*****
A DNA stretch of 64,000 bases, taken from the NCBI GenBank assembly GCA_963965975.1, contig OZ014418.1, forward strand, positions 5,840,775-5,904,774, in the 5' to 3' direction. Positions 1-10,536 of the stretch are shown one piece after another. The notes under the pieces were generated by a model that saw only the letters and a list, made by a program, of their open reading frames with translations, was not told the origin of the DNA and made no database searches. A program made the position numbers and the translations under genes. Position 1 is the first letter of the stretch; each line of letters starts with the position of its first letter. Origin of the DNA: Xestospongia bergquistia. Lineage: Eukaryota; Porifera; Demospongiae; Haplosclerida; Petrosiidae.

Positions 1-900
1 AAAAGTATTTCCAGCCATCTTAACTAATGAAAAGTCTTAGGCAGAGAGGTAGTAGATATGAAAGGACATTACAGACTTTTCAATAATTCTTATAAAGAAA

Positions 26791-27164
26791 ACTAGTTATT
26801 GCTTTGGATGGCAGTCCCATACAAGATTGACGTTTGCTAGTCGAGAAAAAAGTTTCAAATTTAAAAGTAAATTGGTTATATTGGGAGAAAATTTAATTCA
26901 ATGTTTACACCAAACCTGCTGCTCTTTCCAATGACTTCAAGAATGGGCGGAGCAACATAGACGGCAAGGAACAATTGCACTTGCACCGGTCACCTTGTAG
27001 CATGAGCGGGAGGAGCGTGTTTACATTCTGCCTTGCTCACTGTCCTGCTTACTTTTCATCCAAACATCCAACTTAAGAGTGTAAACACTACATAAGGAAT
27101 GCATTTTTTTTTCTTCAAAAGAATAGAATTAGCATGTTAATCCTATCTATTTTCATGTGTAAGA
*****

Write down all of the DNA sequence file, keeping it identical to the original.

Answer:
A DNA stretch of 64,000 bases, taken from the NCBI GenBank assembly GCA_963965975.1, contig OZ014418.1, forward strand, positions 5,840,775-5,904,774, in the 5' to 3' direction. Positions 1-10,536 of the stretch are shown one piece after another. The notes under the pieces were generated by a model that saw only the letters and a list, made by a program, of their open reading frames with translations, was not told the origin of the DNA and made no database searches. A program made the position numbers and the translations under genes. Position 1 is the first letter of the stretch; each line of letters starts with the position of its first letter. Origin of the DNA: Xestospongia bergquistia. Lineage: Eukaryota; Porifera; Demospongiae; Haplosclerida; Petrosiidae.

Positions 1-900
1 AAAAGTATTTCCAGCCATCTTAACTAATGAAAAGTCTTAGGCAGAGAGGTAGTAGATATGAAAGGACATTACAGACTTTTCAATAATTCTTATAAAGAAA

Positions 26791-27164
26791 ACTAGTTATT
26801 GCTTTGGATGGCAGTCCCATACAAGATTGACGTTTGCTAGTCGAGAAAAAAGTTTCAAATTTAAAAGTAAATTGGTTATATTGGGAGAAAATTTAATTCA
26901 ATGTTTACACCAAACCTGCTGCTCTTTCCAATGACTTCAAGAATGGGCGGAGCAACATAGACGGCAAGGAACAATTGCACTTGCACCGGTCACCTTGTAG
27001 CATGAGCGGGAGGAGCGTGTTTACATTCTGCCTTGCTCACTGTCCTGCTTACTTTTCATCCAAACATCCAACTTAAGAGTGTAAACACTACATAAGGAAT
27101 GCATTTTTTTTTCTTCAAAAGAATAGAATTAGCATGTTAATCCTATCTATTTTCATGTGTAAGA